Exports mark the spot for inland port growth, says Jones Lang LaSalle
A new white paper from global real estate firm Jones Lang LaSalle (JLL) explains how an increase in U.S. exports is driving the need for more U.S.-based strategic inland ports.
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Following up on a white paper it issued last year on inland ports and their increasing importance as a critical link in the global supply chain, a new white paper from global real estate firm Jones Lang LaSalle (JLL) explains how an increase in U.S. exports is driving the need for more U.S.-based strategic inland ports.
According to JLL, by definition, an inland port is a hub designed to move international shipments more efficiently from maritime ports inland for distribution throughout the U.S. heartland. The firm added that while the concept of inland ports is not new, where they are located is becoming increasingly critical to the global supply chain and affect logistics decisions ranging from shipping routes to warehouse locations.
In the white paper, JLL cites three main factors that are front and center in terms of making the case for inland port development: U.S. export growth, including agricultural products sent to China; increasing fuel costs spurring intermodal and rail usage; and growth in containerized shipping.
In an interview with LM, John Carver, head of JLL’s Ports Airports and Global Infrastructure Group, said that as the real estate industry really began to make the connection between ports and inland real estate, it initially focused mainly on import activity. The reason for this, he said, was that most developers and investors are comfortable with building warehousing, distribution, and logistics-based industrial real estate facilities.
“But the reality is that only addressed half the business and to even to be able to only drive that half, there needed to be a solution for the other side, which is the export side,” he said. “One of the takeaways we are trying to get across is that for those developers that are able to attract the export piece, they will find their projects in much better position to handle the import piece well. This is for large-scale inland port projects. They have to be providing for the export piece in order to really attract large shippers to come in, because if they don’t empties (empty containers) are going to pile up in shippers’ warehouses and have nowhere to go once they are off-loaded from ocean carriers.”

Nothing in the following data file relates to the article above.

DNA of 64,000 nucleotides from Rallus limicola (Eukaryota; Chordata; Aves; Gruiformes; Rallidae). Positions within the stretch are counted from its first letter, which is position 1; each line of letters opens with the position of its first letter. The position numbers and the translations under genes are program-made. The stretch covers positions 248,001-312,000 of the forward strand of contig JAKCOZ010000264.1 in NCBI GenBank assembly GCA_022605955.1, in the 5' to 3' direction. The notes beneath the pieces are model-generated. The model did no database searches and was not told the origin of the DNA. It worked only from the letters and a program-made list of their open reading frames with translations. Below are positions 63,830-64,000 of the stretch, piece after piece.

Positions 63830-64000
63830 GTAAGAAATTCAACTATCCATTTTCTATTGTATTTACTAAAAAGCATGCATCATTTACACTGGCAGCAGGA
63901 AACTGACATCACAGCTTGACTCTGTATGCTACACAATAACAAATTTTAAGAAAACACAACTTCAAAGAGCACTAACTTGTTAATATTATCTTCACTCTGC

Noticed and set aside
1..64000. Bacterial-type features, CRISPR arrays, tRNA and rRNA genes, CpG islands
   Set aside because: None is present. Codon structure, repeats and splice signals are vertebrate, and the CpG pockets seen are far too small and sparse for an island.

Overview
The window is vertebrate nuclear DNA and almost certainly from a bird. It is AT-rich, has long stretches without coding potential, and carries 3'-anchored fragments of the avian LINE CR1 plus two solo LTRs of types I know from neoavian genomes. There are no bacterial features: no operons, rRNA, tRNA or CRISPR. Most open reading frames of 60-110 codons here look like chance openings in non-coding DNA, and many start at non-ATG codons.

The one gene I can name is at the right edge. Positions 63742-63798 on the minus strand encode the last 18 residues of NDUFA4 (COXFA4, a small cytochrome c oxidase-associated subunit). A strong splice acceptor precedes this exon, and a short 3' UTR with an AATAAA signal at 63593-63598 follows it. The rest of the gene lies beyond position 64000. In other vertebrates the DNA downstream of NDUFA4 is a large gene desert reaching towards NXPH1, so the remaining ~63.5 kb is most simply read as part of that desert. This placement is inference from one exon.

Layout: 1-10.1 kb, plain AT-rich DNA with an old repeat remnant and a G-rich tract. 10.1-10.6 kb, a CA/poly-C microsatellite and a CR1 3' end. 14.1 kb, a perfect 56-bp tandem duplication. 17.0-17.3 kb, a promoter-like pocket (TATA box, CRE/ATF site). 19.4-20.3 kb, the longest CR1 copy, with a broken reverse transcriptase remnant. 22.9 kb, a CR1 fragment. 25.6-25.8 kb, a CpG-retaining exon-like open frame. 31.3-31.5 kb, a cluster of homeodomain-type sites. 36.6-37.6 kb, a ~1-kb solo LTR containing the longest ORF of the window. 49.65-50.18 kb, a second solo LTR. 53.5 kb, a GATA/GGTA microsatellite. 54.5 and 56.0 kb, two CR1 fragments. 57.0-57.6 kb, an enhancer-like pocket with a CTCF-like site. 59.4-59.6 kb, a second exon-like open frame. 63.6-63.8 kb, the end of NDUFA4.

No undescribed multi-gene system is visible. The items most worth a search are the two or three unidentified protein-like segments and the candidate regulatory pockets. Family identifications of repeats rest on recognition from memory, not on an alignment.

Historically, Carver explained that the export side has not been a real attractive piece for the development community and does not always result in large-scale industrial buildings. Instead, exports tend to be geared towards more outside storage or green silos or commodity-specific things like hay-bailing operations, according to Carver. But exports can be leveraged for viable land uses and leverage truck and rail traffic in order to attract warehousing on the inbound side.
JLL’s onus on U.S.-based exports is not a stretch by any means. The white paper points out that according to the U.S. Department of Commerce U.S. exports of goods and services in February 2012 hit $181 billion, which set a new monthly record, and 2011 exports—at $2.1 billion—topped the previous high in 2008 by almost $300 billion. According to Commerce, U.S. exports to China in 2011 increased 12 percent and topped $100 billion for the first time.